Inside Unmanned Systems

DEC 2017 - JAN 2018

Inside Unmanned Systems provides actionable business intelligence to decision-makers and influencers operating within the global UAS community. Features include analysis of key technologies, policy/regulatory developments and new product design.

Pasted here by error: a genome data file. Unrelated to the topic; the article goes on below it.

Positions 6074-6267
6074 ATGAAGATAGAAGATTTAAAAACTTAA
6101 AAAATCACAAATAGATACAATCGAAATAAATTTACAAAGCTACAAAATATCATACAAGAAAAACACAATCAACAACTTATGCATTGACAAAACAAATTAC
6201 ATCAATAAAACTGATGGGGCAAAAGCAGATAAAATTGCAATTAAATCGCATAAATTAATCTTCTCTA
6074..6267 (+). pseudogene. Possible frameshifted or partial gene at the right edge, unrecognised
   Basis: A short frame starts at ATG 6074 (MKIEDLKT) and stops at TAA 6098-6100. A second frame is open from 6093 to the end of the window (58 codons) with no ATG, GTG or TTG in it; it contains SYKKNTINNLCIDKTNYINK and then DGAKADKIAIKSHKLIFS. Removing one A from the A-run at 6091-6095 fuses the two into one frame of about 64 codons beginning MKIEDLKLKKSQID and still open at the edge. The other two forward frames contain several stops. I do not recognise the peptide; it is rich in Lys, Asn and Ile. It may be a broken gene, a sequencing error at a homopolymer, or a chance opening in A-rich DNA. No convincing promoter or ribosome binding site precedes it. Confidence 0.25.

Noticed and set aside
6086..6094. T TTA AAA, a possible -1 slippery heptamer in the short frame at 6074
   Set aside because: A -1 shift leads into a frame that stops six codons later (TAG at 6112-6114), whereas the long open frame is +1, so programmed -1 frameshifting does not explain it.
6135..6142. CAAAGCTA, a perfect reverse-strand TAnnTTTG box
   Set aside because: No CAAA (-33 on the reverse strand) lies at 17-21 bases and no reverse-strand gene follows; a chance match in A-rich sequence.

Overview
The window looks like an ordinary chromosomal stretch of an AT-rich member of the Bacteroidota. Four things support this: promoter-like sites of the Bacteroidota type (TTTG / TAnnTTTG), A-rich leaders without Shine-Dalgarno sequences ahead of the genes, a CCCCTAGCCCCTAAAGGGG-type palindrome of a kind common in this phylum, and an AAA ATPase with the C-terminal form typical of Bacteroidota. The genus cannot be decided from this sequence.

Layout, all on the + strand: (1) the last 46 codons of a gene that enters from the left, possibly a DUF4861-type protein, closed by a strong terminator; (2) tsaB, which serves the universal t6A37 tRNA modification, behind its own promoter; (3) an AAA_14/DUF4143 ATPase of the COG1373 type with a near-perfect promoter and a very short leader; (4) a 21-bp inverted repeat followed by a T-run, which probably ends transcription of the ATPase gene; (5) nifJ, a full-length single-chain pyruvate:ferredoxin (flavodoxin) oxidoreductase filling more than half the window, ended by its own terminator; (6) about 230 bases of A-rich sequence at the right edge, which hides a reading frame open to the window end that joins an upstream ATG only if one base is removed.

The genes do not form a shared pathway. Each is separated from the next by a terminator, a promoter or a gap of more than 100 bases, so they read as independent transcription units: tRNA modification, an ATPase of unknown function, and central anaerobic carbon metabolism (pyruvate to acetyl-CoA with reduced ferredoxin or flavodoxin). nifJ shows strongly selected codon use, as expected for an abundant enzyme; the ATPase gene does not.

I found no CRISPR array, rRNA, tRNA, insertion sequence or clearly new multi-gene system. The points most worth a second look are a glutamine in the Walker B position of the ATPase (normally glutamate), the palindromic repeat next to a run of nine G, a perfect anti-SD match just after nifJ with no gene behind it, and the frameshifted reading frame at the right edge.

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AIR INTEGRATION 26 unmanned systems inside   December 2017/January 2018 HOW TO CONNECT If you're interested in working with one of the test sites, now is a great time to reach out. For contact information for every test site, visit faa. gov/uas/research/test_sites/contacts. The FAA Test Sites • Alaska Center for Unmanned Aircraft Systems Integration (ACUASI) • Nevada Institute for Autonomous Systems (NIAS) • New Mexico State University • Virginia Tech Mid-Atlantic Aviation Partnership • Northeast UAS Airspace Integration Research (NUAIR) Alliance • The Northern Plains Unmanned Aircraft Systems Test Site • Lone Star UAS Center of Excellence and Innovation at Texas A&M University-Corpus Christi (LSUASC) To learn about the BVLOS flights the Virginia Tech Mid- Atlantic Aviation Partnership completed earlier this year, read "Virginia Tech and Industry Partners Complete BVLOS Drone Flights Along Power Lines" at Photo courtesy of Lone Star UAS Center of Excellence and Innovation at Texas A&M University-Corpus Christi (LSUASC). The LSUASC has developed a robust custom UTM client and an integrated 3-D moving map display used to coordinate UAS operations. Use Lease agreement with the Grand Forks Air Force base, seemed like the perfect fit. The only challenge was they didn't have the approval to f ly BVLOS. Flom began the process to get that approval from the FA A about two years ago, he said. It's been slow going, partly because the FAA didn't yet have a repeatable process in place to review and grant the request. They do now, which should make the process smoother mov- ing forward. "Every step of the way is groundbreaking," Flom said. "The ability to see other air traffic is one of the limiting factors and why we're not f lying BVLOS today." For the BVLOS f lights, the site has a radar feed that Flom said is similar to what's used for air traffic control. There's an observer be- hind the radar display screen, and instead of having control of all the planes in the air- space, he or she stays focused on the UAS and making sure it's properly separated from other aircraft. The observer communicates with the pilot to ensure the UAS avoids other aircraft in the area, including those without transponders and who didn't plan their f light in the UTM system. Researchers at the site have access to a DOD radar feed, DASR-11, which was made possible through the Enhanced-Use Lease agreement. The FAA approved f lights last December, but they then had to wait to secure the radar feed to begin testing, which just happened a few months ago. During the first phase of the testing, the team is tasked with analyzing the airspace as the UAS f lies, Flom said. They want to know if the manned chase airplane, which they're required to f ly for now, is seeing anything the radar isn't (which Flom noted hasn't been the case). They're also f lying the drone at the same time as manned aircraft, adding a conf lict in the airspace that the UAS has to avoid. In the next phase, the drone will f ly without a chase airplane, Flom said. He hopes to move onto that phase by the end of the year. "When we put this together, I wasn't only thinking about General Atomics and the Predator aircraft," he said. "I'm a test site, and am trying to enable the industry to come to us. We have a concept of operations that are not aircraft specific. It's actually fairly aircraft ag- nostic. There are some performance require- ments the aircraft needs to meet, but if another company wanted to do f lights at our site we could use the same concept of operations and work with the FAA to add them into the mix." This might include testing airborne equipment that's designed to meet the FAA's radar require- ments for sense and avoid. They could run their

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